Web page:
How do 401(k) participants save? Vanguard knows.

Vanguard released its 2022 edition of 'How America Saves,' a compendium of data on millions of Vanguard-administered 401(k) plan accounts. Of participants ages 65+, half had balances under $88k. Photo: Vanguard CEO Tim Buckley.

Vanguard this week released the 2022 edition of “How America Saves,” its annual report on 401(k) plan design and retirement savings habits. It is based on data from the nearly five million 401(k) accounts administered by the institutional division of Vanguard, the $6 trillion mutual fund supermarket.  

“The report reveals additional plan design opportunities employers can address to further improve workers’ retirement readiness,” Vanguard said in a release. “While employers have made significant progress in adopting leading plan designs and features, many participants are facing increasingly complex financial situations and life events that can compromise their retirement savings efforts.”

Findings of ‘How America Saves’ include:

Automatic savings

The adoption of automatic enrollment has more than tripled since year-end 2007, the first year after the Pension Protection Act (PPA) of 2006 took effect. At year-end 2021, 56% of Vanguard plans had adopted automatic enrollment, including 75% of plans with at least 1,000 participants. 

In 2021, because larger plans were more likely to offer it, 70% of participants were in plans with an automatic enrollment option. Two-thirds of automatic enrollment plans have implemented automatic annual deferral rate increases. Additionally, automatic enrollment defaults have increased over the past decade. 

Fifty-eight percent of plans now default employees at a deferral rate of 4% or higher, compared with 32% of plans in 2012. Ninety-nine percent of all plans with automatic enrollment defaulted participants into a balanced investment strategy in 2021—with 98% choosing a target-date fund as the default.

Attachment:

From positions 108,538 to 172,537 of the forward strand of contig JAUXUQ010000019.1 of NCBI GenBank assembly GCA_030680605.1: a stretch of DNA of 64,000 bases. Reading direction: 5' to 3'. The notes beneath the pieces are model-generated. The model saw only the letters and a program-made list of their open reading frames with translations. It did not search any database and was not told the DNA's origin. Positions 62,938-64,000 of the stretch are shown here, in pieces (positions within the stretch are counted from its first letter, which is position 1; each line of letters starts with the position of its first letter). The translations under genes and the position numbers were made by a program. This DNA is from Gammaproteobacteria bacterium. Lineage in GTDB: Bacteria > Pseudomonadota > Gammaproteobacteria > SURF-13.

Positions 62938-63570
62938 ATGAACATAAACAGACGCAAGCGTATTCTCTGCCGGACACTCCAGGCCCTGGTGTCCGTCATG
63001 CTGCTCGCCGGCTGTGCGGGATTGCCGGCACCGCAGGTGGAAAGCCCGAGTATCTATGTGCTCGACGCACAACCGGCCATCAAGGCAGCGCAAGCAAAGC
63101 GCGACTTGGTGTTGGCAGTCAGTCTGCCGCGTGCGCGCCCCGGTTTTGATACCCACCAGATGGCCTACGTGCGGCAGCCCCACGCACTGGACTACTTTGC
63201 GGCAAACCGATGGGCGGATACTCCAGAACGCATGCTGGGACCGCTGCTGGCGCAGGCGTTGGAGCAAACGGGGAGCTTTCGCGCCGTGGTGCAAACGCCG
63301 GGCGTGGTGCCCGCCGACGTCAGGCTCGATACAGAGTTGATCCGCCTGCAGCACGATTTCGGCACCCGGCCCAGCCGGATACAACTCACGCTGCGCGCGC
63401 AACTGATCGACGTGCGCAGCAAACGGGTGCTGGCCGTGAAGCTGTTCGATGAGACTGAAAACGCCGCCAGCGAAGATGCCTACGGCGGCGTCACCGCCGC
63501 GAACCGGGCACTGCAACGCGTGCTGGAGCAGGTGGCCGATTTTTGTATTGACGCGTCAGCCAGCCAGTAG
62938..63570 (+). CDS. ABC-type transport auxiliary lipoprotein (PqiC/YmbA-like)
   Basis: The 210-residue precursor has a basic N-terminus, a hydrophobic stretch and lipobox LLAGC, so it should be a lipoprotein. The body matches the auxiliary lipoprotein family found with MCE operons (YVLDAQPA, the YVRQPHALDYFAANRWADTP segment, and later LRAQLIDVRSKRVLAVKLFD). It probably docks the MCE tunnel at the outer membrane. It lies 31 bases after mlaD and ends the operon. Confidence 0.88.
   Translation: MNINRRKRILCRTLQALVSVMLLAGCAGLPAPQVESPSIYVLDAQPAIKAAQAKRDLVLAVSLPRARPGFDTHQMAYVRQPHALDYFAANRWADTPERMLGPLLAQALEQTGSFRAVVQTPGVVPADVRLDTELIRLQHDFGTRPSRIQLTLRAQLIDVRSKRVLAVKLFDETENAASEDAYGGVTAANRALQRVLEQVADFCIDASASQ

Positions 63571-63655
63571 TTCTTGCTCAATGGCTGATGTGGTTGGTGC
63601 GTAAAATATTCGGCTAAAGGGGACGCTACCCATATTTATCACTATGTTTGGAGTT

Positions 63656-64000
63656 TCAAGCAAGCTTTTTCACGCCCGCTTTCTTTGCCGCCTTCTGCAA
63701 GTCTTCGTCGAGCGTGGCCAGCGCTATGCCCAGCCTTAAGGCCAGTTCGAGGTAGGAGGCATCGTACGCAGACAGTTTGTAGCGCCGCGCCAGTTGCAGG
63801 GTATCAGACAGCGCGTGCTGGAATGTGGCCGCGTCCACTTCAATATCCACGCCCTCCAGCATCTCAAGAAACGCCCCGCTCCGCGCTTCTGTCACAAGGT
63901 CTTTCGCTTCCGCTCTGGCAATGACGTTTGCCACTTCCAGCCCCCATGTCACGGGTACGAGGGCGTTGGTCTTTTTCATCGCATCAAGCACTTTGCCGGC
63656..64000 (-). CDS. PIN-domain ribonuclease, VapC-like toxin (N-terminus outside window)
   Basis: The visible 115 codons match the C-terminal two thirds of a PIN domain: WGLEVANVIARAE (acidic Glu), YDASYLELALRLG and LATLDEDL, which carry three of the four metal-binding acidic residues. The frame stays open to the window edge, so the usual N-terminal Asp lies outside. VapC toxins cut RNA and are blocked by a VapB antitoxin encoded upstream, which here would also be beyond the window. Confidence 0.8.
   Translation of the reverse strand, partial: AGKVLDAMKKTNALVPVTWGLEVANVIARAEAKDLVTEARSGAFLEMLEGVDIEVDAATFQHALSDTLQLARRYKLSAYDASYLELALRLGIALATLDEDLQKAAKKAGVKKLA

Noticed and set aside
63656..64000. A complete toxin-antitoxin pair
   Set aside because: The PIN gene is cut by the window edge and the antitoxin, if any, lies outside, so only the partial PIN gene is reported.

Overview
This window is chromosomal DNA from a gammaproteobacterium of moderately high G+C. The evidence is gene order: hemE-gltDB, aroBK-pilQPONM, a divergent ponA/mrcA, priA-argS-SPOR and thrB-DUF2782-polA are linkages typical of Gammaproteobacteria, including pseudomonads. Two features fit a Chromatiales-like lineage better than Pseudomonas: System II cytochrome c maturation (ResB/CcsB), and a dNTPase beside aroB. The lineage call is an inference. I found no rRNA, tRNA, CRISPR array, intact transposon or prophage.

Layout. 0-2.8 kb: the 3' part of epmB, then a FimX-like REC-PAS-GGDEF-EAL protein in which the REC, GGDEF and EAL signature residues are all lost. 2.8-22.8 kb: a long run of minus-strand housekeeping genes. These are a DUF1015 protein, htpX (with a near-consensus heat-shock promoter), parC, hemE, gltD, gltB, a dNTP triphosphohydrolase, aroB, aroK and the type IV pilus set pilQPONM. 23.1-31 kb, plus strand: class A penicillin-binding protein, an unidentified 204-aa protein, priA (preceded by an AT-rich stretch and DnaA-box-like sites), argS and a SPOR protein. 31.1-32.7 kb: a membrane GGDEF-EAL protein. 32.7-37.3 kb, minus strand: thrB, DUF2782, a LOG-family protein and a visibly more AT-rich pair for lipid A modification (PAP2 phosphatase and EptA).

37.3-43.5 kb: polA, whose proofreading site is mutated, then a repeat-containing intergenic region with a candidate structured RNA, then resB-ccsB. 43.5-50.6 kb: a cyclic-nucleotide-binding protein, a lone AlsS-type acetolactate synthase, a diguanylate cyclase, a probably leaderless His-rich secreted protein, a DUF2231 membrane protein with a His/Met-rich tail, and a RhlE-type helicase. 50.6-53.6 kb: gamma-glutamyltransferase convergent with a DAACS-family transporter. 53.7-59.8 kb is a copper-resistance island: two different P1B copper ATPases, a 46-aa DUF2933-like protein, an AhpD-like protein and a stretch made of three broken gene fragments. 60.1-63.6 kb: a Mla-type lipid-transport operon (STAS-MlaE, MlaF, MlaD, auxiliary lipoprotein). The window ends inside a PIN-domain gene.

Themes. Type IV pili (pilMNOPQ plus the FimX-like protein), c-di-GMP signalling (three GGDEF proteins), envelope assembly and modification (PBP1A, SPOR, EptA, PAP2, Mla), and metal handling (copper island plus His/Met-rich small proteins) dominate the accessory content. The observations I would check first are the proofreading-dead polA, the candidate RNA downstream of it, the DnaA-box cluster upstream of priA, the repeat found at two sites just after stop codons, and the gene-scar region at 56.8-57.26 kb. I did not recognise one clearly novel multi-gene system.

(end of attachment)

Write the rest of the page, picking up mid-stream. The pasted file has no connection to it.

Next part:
Managed accounts 

The rising prominence of professionally managed allocations has been essential to improvements in portfolio construction. Participants with professionally managed allocations have their entire account balance invested in a single target-date or balanced fund or in a managed account advisory service. 

At year-end 2021, 64% of all Vanguard participants were solely invested in an automatic investment program—compared with 7% at the end of 2004 and 36% at year-end 2012. Fifty-six percent of all participants were invested in a single target-date fund; another
1% held one other balanced fund; and 7% used a managed account program. 

Increased use of target-date funds 

Ninety-five percent of plans offered target-date funds at year-end 2021, up from 84% in 2012. Nearly all Vanguard participants (99%) were in plans offering target-date funds (TDFs). Eighty-one percent of all participants used TDFs and 69% of participants owning TDFs had their entire account invested in a single TDF.  An important factor driving the use of TDFs is their role as an automatic or default investment strategy.

Savings metrics: Participation 

The estimated plan-weighted participation rate was 85%, up from 78% in 2012. The participant-weighted participation rate was 81% in 2021, up from 74% in 2012. Plans with automatic enrollment had a 93% participation rate, versus 66% for plans with voluntary enrollment.